TREMAYNE v. AMERICAN SMW CORP. et al.
From a judgment in favor of plaintiff in an action to recover upon a written guaranty of an account, after trial before the court without a jury, defendants Timothy L. Woods and James Woods, hereinafter referred to as defendants, appeal.
Facts:* Defendant American SMW corporation became indebted to plaintiffs' assignor for goods, wares and merchandise furnished to said defendants in the sum of $7,533.14. Defendants guaranteed the foregoing account by a writing reading as follows:
‘In consideration of the extension of credit to American SMW Corp., whose business is conducted at 118 W. 5th Street, Santa Ana, California and in which corporation we are financially interested, we hereby, jointly and severally, guarantee to Mahl Manufacturing Co. payment when due of its account with said American SMW Corp.
‘We hereby waive notice of nonpayment and notice of failure of collection of said account. This is a continuing guarantee and shall be in force and effect until cancelled in writing.
‘In witness whereof we have hereunto set our hands and seals in the City of Los Angeles, State of California, this 5th day of September, 1950.’
The foregoing guaranty was not cancelled by defendants prior to the time the above mentioned indebtedness was incurred.
Question: Was this finding of the trial court sustained by substantial evidence:
‘That it is not true that defendants Timothy L. Woods and James Woods cancelled their written guaranty by serving on plaintiff's assignor a notice in writing of cancellation of said written guaranty’?
Yes. Defendants introduced evidence that a letter cancelling their guaranty duly stamped and addressed to plaintiff was deposited in a United States mail box in the City of Los Angeles on December 14, 1950, between the hours of 8:00 and 9:00 p. m., and that the letter had a return address on it but was never returned to them.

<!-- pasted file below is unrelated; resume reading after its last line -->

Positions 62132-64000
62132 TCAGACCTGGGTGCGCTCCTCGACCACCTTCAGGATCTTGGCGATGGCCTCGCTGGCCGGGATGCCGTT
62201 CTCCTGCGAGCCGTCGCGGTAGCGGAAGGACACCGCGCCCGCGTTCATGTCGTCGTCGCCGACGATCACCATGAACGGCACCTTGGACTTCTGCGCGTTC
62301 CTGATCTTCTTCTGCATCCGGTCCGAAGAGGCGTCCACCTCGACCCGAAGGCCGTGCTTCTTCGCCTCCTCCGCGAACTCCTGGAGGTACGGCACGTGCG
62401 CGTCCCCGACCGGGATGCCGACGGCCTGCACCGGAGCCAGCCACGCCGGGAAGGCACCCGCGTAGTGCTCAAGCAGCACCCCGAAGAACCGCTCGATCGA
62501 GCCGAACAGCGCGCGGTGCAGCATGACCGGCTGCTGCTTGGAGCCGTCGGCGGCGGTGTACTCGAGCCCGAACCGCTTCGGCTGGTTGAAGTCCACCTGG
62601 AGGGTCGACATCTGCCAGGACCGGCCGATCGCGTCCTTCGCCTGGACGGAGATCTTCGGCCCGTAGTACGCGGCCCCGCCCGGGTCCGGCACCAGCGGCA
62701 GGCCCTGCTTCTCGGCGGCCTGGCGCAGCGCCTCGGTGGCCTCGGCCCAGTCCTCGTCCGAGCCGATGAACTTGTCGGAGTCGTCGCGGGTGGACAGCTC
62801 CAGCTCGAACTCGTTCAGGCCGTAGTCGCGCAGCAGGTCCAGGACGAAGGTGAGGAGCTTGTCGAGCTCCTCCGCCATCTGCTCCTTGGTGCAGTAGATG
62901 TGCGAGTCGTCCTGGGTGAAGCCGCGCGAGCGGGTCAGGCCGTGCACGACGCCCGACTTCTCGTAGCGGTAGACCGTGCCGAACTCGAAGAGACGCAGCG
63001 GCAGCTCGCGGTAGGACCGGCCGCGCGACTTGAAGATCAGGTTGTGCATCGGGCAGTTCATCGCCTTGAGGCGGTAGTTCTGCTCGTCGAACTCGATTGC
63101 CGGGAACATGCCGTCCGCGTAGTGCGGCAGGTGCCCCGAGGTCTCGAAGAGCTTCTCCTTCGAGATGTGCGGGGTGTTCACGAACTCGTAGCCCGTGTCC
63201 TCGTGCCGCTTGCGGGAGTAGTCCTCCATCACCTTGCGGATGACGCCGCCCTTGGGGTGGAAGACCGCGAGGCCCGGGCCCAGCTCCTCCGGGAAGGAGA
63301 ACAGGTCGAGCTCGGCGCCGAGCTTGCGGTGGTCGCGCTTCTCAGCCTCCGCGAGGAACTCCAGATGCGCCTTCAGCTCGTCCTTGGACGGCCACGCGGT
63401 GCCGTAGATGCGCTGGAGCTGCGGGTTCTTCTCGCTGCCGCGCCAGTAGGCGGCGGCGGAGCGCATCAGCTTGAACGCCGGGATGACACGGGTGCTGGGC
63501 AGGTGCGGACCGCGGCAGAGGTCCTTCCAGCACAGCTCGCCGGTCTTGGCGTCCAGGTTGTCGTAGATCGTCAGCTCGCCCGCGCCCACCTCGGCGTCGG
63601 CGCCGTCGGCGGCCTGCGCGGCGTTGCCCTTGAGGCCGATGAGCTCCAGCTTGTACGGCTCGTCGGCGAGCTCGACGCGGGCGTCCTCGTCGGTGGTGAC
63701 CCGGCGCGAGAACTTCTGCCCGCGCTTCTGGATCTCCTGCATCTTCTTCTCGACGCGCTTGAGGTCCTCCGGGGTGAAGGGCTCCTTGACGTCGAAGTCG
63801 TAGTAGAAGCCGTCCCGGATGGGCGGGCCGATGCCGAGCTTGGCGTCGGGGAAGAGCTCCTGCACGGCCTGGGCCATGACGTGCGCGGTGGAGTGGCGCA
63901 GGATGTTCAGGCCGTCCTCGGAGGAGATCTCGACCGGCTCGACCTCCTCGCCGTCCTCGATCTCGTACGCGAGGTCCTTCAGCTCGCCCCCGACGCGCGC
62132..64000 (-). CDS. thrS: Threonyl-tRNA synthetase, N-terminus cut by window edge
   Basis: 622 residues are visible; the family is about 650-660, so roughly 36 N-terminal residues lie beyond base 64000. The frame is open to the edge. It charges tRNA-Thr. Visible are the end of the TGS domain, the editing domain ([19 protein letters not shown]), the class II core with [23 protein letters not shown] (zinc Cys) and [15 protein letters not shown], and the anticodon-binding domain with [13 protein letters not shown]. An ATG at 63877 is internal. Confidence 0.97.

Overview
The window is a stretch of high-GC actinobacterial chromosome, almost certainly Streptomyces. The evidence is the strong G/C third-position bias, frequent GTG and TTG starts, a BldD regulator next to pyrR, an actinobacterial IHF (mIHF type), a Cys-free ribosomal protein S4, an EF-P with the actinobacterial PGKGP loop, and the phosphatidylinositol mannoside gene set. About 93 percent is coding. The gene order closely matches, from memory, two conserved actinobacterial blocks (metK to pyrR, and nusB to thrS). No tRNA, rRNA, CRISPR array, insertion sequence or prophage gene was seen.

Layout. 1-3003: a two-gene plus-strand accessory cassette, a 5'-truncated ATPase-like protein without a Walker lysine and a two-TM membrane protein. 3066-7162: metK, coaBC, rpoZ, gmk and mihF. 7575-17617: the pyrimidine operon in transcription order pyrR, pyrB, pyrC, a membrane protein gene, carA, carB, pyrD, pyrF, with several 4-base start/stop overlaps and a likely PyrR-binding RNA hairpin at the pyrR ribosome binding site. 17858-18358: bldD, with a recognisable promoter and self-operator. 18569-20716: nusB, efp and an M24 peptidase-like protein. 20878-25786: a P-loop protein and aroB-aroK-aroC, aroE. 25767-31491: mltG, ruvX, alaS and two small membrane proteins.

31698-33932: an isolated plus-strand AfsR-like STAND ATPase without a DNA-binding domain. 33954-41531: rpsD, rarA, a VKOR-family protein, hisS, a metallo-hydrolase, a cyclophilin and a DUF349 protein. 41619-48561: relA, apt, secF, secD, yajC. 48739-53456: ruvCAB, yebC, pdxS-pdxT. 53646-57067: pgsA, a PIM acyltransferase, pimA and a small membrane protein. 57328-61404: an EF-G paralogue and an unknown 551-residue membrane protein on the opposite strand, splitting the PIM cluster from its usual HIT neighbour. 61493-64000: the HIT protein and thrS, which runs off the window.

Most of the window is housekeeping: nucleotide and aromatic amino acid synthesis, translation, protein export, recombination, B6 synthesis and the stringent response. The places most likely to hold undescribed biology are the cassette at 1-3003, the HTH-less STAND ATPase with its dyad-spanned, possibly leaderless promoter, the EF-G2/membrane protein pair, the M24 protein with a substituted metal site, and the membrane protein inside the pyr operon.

Fred J. Carpenter, credit manager and office manager for the Mahl Manufacturing Company, testified that in the handling of incoming mail by the Mahl Manufacturing Company this procedure was followed: The postman delivered all the mail to the telephone operator who then delivered it to Miss Paula Young, Mr. Carpenter's secretary, who in turn opened it, sorted it into piles on her desk which were then inspected by Mr. Carpenter to see how the accounts were affected, after which the mail was distributed to various departments. He also testified that the letter mailed by defendants on December 14, 1950, had never been received in his office.
The foregoing testimony sustains the above finding.
The presumption in the Code of Civil Procedure, § 1963(24), that a letter duly mailed was received by an addressee is not a conclusive one, but may be rebutted by satisfactory evidence to the contrary. It is a question of fact for the trial court to determine whether the presumption that the letter duly mailed was received by the addressee was overcome by the evidence introduced by the addressee that it was not received. (Grade v. Mariposa County, 132 Cal. 75, 76, 64 P. 117; Frieden v. Cluett, Peabody & Co., 142 Va. 738, 128 S.E. 61, 64; McFerren v. Goldsmith-Stern Co., 137 Md. 573, 113 A. 107, 109, 18 A.L.R. 1125.)
Mr. Carpenter's testimony constituted substantial evidence to sustain the above finding.
Therefore since defendants' guaranty was a continuing one it remained in force until notice of termination of the guarantor's liability was given to plaintiff. This, under the findings of the trial court, which were sustained by substantial evidence, was not done.
Since defendants have stipulated to the existence of the other elements of plaintiff's cause of action, the judgment is affirmed.
FOOTNOTE.  The evidence is viewed in the light most favorable to plaintiff (respondent) pursuant to the rules set forth in In re Estate of Isenberg, 63 Cal.App.2d 214, 216, 146 P.2d 424. See also cases cited in 6 West's Cal.Dig. (1951) Appeal and Error k931, p. 422.
MOORE, P. J., and FOX, J., concur.